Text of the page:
All scholars agree that Egyptian records show that the Hebrew deity was a local deity in the area where desert nomads roamed.
You made this claim, back it up. Point to a single reputable secular source to back up this claim you are making.
Shasu of Yhw
There are two Egyptian texts, one dated to the period of Amenhotep III (14th century BCE), the other to the age of Ramesses II (13th century BCE) which refer to 'Yahu in the land of the Šosū-Bedouins' (t3 š3św jhw3), in which Yahu is a toponym. Regarding the name Yhw, Michael Astour observed that the "hieroglyphic rendering corresponds very precisely to the Hebrew tetragrammaton YHWH, or Yahweh, and antedates the hitherto oldest occurrence of that divine name -- on the Moabite Stone -- by over five hundred years."
Objections exist to the proposed link between the Israelites and the Shasu, given that the group[which? in the Merneptah reliefs identified with the Israelites are not described or depicted as Shasu. The Shasu are usually depicted hieroglyphically with a determinative indicating a land, not a people. The usefulness of the determinatives has been called into question, though; it has been pointed out that in Egyptian writings, including the Merneptah Stele, determinatives are used arbitrarily. The most frequent designation for the "foes of Shasu" is the hill-country determinative. Thus they are differentiated from the Canaanites, who are defending the fortified cities of Ashkelon, Gezer, and Yenoam. At the same time, the hill-country determinative is not always used for Shasu, as is the case in the "Shasu of Yhw" name rings from Soleb and Amarah-West. Gösta Werner Ahlström argued that this doesn't disprove a possible connection; the reason Shasu and Israelites are differentiated from each other in the Merneptah Stele is that these Shasu were nomads while the Israelites were a sedentary subset of the Shasu.
Frank J. Yurco and Michael G. Hasel would distinguish the Shasu in Merneptah's Karnak reliefs from the people of Israel since they wear different clothing, hairstyles,[verification needed] and are determined differently by Egyptian scribes. Moreover, Israel is determined as a people, though not necessarily as a socioethnic group. Egyptian scribes tended to bundle up "rather disparate groups of people within a single artificially unifying rubric."
Objections exist to the proposed link between the Israelites and the Shasu, given that the group[which? in the Merneptah reliefs identified with the Israelites are not described or depicted as Shasu. The Shasu are usually depicted hieroglyphically with a determinative indicating a land, not a people.
I would also point out that Gösta Werner Ahlström, mentioned above, is employing an argument from ignorance--if you can't disprove the connection, it must be valid.
Can you provide a link to Historical scholar without a religious bias who makes this claim? Wikipedia is not a scholarly link, and this article seems to be relying on the word one or two religion fans.
The people who use the second approach understand that there was no significant presence of Hebrews living in Egypt either as slaves or in any other circumstance. There is no real evidence that this was the case, and the circumstantial evidence that people who really really want to believe provide doesn't hold up when you look at all the facts.
Do you have the same faith that Noah's Ark is true?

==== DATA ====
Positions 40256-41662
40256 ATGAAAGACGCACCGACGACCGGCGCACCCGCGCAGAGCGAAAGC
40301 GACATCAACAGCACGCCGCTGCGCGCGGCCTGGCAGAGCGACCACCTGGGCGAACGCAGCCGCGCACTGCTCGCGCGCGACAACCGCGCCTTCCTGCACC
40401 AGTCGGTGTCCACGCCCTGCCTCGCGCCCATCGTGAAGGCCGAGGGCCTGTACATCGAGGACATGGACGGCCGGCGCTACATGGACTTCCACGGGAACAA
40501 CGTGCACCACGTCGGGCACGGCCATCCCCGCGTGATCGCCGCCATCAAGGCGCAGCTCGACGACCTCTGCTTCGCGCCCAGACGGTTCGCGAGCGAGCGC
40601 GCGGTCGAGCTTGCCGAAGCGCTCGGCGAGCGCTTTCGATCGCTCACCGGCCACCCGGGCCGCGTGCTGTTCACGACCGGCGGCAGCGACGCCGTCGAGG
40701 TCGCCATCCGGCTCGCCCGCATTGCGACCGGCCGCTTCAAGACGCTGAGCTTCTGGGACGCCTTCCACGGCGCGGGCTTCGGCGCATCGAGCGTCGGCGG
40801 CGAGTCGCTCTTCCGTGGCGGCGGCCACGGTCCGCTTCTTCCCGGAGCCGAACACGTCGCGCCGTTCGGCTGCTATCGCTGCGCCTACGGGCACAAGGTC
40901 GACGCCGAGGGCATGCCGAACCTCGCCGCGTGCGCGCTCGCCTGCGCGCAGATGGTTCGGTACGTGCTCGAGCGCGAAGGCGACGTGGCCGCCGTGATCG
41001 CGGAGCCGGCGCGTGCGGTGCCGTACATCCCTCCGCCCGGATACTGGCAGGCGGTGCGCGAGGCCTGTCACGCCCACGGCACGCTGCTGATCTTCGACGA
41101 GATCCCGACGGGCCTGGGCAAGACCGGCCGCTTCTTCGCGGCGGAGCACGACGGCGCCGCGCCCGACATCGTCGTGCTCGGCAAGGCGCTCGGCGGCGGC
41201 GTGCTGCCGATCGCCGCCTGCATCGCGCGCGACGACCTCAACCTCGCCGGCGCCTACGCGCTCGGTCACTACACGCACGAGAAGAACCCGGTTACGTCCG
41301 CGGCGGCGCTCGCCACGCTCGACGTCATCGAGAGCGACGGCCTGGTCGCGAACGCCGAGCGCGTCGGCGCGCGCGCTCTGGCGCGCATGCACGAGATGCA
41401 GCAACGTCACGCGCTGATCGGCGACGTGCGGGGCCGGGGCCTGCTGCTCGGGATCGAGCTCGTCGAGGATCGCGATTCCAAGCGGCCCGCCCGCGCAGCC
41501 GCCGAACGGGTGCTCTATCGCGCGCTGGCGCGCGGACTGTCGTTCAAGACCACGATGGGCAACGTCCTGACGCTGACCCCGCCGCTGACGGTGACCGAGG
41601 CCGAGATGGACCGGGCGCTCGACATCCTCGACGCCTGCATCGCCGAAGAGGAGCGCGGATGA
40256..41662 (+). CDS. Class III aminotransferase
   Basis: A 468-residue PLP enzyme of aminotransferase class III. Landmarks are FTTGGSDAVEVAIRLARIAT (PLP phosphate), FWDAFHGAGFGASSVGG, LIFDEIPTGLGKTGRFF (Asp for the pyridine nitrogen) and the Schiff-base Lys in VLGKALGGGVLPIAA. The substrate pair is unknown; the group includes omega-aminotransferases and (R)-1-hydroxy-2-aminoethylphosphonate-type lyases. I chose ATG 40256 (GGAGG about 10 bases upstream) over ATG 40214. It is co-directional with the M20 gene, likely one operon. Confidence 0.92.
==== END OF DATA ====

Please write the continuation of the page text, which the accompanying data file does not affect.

What about the talking Snake?
Who are the slaves to whom you refer?
Did you decide to just ignore the evidence presented that the pyramids were built by skilled labor and not by slaves?
oralloy wrote:They were a group of Canaanites. Their escape from slavery was quite inspirational in parts of Canaan after the chaos of the societal collapse at the end of the Bronze Age.
Your answer, for which you provide zero evidence, just underscores your continuing attempt to introduce a biblical narrative into an historical discussion.
The Song of the Sea is noted for its archaic language. It is written in a style of Hebrew much older than that of the rest Exodus. Most scholars consider it the oldest surviving text describing the Exodus, dating to the pre-monarchic period. An alternative is that it was deliberately written in an archaic style, a literary device not unknown.
The Jews are Semites, very likely originally Akkadians, and came from far to the east of what you are refering to as Canaan.
This all shoots right over your head, doesn't it?
My point is that you are attempting to introduce a biblical narrative as though it were reliable history--which it is not.
Wikipedia has been vandalized by christian fanatics since at least late 2013, if not earlier. Wikipedia is an entirely unreliable source for any christian or biblical subjects.
You make your remarks about the origin of the Jews as Canaanites without a shred of substantiation.
You're peddling bullsh*t, a long established habit of yours.
The study, as expected, confirmed the Middle Eastern, or Levantine, origins of Jews as documented in ancient Hebrew scriptures. This lineage is clearly visible in communities today, ages after the Jews were expelled from Israel.
More unexpected, though, was the discovery that Jewish patterns of SNPs were closer to those of Cypriots and Druze than with the other populations of the Middle East.
No, your posts are not factual
and as usual you seem to think that all you need to do is say so and that makes it true.
I have not the least doubt that you'll claim everything you write is factural, even when it is shown that that is clearly not the case.
I've shown you making errors again and again.
This is one example.
Your constant attempts to claim that the crusades were organized to protect Europe from Muslim invasion are another example.